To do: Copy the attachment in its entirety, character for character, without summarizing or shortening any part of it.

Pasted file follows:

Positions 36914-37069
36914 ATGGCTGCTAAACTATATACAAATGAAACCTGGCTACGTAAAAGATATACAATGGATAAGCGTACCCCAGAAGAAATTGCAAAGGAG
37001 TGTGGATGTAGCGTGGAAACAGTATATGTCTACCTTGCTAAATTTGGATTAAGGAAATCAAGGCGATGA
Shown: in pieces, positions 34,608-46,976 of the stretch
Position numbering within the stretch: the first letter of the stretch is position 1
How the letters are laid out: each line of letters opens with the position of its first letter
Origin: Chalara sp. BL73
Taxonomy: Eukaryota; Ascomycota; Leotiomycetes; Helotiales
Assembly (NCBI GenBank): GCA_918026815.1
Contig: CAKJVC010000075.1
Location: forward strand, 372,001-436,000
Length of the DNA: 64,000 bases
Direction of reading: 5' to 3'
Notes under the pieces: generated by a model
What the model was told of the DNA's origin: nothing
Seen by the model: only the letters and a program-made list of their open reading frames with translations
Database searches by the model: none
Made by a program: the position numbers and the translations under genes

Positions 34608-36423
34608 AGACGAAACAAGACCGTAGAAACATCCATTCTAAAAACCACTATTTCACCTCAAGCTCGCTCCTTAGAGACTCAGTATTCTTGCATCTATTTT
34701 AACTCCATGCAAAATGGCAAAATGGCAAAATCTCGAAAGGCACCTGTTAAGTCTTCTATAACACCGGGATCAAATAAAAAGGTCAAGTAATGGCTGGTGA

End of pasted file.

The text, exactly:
Positions 36914-37069
36914 ATGGCTGCTAAACTATATACAAATGAAACCTGGCTACGTAAAAGATATACAATGGATAAGCGTACCCCAGAAGAAATTGCAAAGGAG
37001 TGTGGATGTAGCGTGGAAACAGTATATGTCTACCTTGCTAAATTTGGATTAAGGAAATCAAGGCGATGA
Shown: in pieces, positions 34,608-46,976 of the stretch
Position numbering within the stretch: the first letter of the stretch is position 1
How the letters are laid out: each line of letters opens with the position of its first letter
Origin: Chalara sp. BL73
Taxonomy: Eukaryota; Ascomycota; Leotiomycetes; Helotiales
Assembly (NCBI GenBank): GCA_918026815.1
Contig: CAKJVC010000075.1
Location: forward strand, 372,001-436,000
Length of the DNA: 64,000 bases
Direction of reading: 5' to 3'
Notes under the pieces: generated by a model
What the model was told of the DNA's origin: nothing
Seen by the model: only the letters and a program-made list of their open reading frames with translations
Database searches by the model: none
Made by a program: the position numbers and the translations under genes

Positions 34608-36423
34608 AGACGAAACAAGACCGTAGAAACATCCATTCTAAAAACCACTATTTCACCTCAAGCTCGCTCCTTAGAGACTCAGTATTCTTGCATCTATTTT
34701 AACTCCATGCAAAATGGCAAAATGGCAAAATCTCGAAAGGCACCTGTTAAGTCTTCTATAACACCGGGATCAAATAAAAAGGTCAAGTAATGGCTGGTGA